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German Pointers

Did you know that the German Pointer comes in three different coat varieties?!

Long haired, Short haired & wire haired

All though all three have the same name they all derived from different ancestors.

The wire haired was developed by originally breeding the Griffon, Stichelhaar, the German Short Haired Pointer & Pudelpointer. It was the first to be recognized in Germany as a German Wirehaired Pointer early on in the 1870s. They distinctively have a wirey outer coat, beard, whiskers & eyebrows. These dog have a high drive to work & a pretty drive that can have you on your toes if you’re not experienced in owning dogs.

The short haired pointer began to be recognized in 1920 in the US for its superior hunting skills & ability to adapt to family life quiet well. Unlike the wire haired pointer, the short haired pointer is friendly towards children & make outstanding companions.

The longhaired pointer was recognized shortly after the wire haired pointer in 1879. This breed came into existence after owners wanted a faster more powerfully built pointer. Breeding Setters & Pointers from England helped to achieve this elegant breed. They are friendly & very even tempered dogs that do well with active families.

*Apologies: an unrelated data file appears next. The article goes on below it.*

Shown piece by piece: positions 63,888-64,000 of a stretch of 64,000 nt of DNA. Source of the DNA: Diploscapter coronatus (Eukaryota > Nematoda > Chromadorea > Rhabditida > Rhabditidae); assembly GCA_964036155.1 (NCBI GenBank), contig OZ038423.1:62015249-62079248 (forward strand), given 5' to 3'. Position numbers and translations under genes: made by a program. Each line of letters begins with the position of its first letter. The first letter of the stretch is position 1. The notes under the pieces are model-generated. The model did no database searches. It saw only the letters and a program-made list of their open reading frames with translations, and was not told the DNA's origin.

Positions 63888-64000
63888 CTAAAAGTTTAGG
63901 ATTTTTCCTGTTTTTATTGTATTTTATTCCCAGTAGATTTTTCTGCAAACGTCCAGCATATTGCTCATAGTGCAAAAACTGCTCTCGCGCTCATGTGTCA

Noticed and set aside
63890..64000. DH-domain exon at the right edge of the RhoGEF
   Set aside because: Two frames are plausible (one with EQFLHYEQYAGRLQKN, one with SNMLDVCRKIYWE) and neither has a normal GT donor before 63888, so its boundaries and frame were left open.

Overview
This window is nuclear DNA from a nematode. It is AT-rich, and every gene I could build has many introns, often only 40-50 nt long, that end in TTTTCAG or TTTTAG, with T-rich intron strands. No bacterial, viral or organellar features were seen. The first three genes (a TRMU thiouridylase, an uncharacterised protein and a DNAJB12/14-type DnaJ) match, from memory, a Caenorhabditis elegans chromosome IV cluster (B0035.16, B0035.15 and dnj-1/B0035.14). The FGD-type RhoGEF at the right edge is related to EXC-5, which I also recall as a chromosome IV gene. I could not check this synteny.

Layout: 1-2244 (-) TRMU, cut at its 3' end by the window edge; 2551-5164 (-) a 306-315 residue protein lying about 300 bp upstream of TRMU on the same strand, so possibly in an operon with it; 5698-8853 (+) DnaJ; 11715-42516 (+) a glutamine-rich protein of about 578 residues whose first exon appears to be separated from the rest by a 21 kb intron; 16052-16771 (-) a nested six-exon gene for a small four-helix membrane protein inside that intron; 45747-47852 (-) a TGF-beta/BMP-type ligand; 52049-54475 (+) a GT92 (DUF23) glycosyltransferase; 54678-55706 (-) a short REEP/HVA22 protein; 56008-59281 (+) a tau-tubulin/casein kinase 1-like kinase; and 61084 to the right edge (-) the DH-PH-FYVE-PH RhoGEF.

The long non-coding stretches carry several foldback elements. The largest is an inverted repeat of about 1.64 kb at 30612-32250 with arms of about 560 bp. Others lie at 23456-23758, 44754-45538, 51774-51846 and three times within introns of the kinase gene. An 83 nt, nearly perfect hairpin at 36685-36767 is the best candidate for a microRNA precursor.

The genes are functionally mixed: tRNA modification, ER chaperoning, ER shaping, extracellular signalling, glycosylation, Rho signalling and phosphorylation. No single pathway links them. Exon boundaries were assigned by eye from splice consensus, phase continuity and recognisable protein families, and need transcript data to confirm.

The coat colour & shape are typically the same across all three breeds. Brown, white &/or red with spots. Also all three have water resistant coats with thick under coats despite not looking fluffy like your typical double coated breeds, like huskies.

Unfortunately, You can also expect to see hip dysplasia later in life with all three pointer breeds. It’s important to have a proper diet set up & exercise routinely when owning either of these dogs.

Pointers are working dogs & need to have something to actively do daily. If you live in an apartment it is not recommended to get a pointer.

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